U.S. Roman Catholic bishops overwhelmingly approved a compromise sex abuse policy Wednesday after the Vatican demanded they make changes to balance fairness to priests with compassion for victims.
Weary of scandal, bishops hoped the new plan would restore their credibility after 10 months of revelations that church leaders have sheltered molesters in the clergy. Victims and some rank-and-file Catholics were dissatisfied, and pledged to fight on for greater accountability from bishops.
The Vatican still must approve the policy to make it church law, and therefore binding on the bishops, but the revisions were worked out with officials from the Holy See. U.S. prelates are certain the document will receive Vatican approval.
“We are sometimes asked to choose between the accuser and the accused,” Chicago Cardinal Francis George said as he introduced the revisions for a vote. “We cannot choose one or the other. We have to choose both. We have to love both.”
The bishops voted 246-7 with six abstentions to approve the Vatican-demanded changes, which were developed to ensure due process protections for accused priests. The prelates stressed that the policy still promises clergymen will be removed from public ministry — saying Mass, teaching in Catholic schools, wearing a Roman collar — after “even one act of sexual abuse of a minor.”
A few bishops said the plan was unfair to priests who had been rehabilitated. Washington’s Cardinal Theodore McCarrick responded: “We had no choice. We must move forward.”
The Survivors Network of Those Abused by Priests said the policy gives too much discretion to bishops, whose negligence caused the abuse crisis.
“Bishops have voted to give themselves more power and backtracked from their earlier promises,” said Barbara Blaine, the group’s president. “It is critical that survivors keep coming forward, regardless of the obstacles.”
The lay reform group Voice of the Faithful, created in response to the molestation scandals, said the plan created “a cumbersome procedure” that overlooks “the spiritual and pastoral needs of the survivors.”
The policy allows bishops to conduct a confidential, preliminary inquiry when a molestation claim is made to determine whether it is plausible. If it is, the accused priest is to be put on leave, then must go before a clerical tribunal to determine his guilt or innocence.
Bishop Thomas Doran of Rockford, Ill., who contributed to the revisions, pleaded for patience as the bishops worked out implementation of the policy. It will take at least a year to form the courts and train church prosecutors and judges, he said.
“This is a difficult moment for the church so we had to do something to get past it,” Doran said. “Will it work? None of us is a prophet. We hope it will.”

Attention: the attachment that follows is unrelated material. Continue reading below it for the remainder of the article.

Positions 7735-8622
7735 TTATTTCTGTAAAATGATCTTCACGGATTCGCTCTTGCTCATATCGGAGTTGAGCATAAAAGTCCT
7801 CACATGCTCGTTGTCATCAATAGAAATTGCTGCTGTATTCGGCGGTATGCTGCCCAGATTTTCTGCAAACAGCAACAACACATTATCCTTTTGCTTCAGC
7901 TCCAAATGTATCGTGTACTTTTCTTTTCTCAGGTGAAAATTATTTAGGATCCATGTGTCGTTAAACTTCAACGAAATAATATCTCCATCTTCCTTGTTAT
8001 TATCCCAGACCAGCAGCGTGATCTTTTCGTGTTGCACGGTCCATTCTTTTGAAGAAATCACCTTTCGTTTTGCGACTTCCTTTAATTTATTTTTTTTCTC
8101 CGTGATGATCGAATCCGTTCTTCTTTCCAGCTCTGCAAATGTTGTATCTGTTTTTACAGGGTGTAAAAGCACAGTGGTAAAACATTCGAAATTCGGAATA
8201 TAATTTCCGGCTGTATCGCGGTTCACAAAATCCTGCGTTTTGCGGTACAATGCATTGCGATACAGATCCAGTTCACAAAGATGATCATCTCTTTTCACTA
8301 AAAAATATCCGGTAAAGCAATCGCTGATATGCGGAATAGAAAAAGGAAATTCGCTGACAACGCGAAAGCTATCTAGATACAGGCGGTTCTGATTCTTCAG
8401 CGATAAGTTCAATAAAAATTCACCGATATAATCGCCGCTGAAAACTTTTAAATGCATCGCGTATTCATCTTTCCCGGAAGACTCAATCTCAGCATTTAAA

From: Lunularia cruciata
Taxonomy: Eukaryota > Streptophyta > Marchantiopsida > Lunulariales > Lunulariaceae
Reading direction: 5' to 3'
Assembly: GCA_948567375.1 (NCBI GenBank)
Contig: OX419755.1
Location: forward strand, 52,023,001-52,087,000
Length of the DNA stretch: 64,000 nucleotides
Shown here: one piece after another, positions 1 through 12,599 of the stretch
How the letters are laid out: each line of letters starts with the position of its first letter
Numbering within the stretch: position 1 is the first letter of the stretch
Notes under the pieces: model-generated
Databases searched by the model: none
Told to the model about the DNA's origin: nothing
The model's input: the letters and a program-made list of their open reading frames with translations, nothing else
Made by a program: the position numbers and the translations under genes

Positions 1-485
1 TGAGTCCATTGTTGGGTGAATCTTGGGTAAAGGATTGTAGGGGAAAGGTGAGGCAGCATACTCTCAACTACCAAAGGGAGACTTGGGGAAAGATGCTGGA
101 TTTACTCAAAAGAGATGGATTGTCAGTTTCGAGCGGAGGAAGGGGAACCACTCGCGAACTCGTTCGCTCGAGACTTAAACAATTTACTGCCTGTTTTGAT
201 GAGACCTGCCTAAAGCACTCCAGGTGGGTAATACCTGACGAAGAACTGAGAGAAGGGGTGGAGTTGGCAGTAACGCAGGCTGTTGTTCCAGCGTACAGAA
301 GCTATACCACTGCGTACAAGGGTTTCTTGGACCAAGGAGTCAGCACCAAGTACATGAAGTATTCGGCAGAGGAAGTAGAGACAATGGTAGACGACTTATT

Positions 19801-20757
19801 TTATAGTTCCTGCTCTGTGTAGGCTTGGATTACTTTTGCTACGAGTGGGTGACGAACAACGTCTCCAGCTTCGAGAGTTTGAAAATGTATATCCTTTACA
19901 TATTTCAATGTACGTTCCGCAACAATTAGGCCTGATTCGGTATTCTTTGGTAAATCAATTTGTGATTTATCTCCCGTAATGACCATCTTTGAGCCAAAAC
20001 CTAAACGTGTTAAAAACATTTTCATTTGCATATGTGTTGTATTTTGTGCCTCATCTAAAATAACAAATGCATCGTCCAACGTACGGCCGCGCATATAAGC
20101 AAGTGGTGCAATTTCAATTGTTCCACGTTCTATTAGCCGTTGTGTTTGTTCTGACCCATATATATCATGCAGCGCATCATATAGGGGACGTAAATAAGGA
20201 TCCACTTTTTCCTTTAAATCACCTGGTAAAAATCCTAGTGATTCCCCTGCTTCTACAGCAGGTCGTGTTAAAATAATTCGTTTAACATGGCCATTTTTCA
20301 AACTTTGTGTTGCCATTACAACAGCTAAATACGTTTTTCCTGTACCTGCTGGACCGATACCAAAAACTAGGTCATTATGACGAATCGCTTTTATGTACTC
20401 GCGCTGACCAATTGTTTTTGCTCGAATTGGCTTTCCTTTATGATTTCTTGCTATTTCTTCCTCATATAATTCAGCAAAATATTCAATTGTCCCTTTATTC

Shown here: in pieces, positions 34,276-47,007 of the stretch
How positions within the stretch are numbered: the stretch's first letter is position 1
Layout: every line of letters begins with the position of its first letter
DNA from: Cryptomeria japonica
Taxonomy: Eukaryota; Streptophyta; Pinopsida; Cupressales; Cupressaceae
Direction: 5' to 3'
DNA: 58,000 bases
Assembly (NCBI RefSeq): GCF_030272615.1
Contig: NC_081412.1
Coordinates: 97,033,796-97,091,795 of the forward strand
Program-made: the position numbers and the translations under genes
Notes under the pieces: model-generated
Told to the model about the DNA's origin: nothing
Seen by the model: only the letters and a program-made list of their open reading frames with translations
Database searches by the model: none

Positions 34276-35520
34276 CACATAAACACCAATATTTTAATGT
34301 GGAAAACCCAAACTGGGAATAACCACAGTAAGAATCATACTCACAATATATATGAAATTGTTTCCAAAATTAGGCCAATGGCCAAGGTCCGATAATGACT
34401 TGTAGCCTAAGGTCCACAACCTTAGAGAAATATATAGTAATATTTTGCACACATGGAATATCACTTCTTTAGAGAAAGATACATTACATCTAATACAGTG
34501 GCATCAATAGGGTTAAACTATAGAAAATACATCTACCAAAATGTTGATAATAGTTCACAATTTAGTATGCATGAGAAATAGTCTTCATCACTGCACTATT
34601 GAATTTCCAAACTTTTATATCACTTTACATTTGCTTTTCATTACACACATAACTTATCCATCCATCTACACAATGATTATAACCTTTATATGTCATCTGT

Bishops are compelled to obey local civil laws when it comes to reporting abuse claims, but no more than that. The church leaders, however, pledged to report all allegations involving children to civil authorities.
At least 325 of the nation’s 46,000 priests have resigned or been removed from their posts because of accusations of sex abuse, with cases dating back years or even decades. Assuming the Vatican backs the policy, many of those cases will be heard by church courts, George said.
Asked about the chance the American plan will win approval in Rome, a senior Vatican official, speaking on condition of anonymity, said Wednesday that “the climate here is favorable.”
The bishops are trying to heal a church under siege, facing grand jury investigations, hundreds of civil lawsuits and parishioner dissent. In his opening address of the meeting, Bishop Wilton Gregory, president of the U.S. Conference of Catholic Bishops, said critics were capitalizing on the scandal to push their agendas.
At a meeting last June in Dallas, the bishops responded to the outcry by approving their original policy to crack down on molesters. It stressed bishops’ authority to pull priests out of their jobs as soon as an alleged victim made a claim.
That worried Vatican officials, who said the U.S. bishops weren’t following global church mandates on protecting the rights of priests. The Holy See withheld its approval of the policy until the plan was reworked. The joint Vatican-American commission handled the revisions in two days of meetings last month.
The new policy also spells out that the church’s statute of limitations requires a victim to come forward by age 28, though bishops can ask the Vatican for a waiver in special cases.
Review boards including lay people will continue to monitor abuse claims, but the policy reasserts that it is the bishops who have the authority to manage clergy.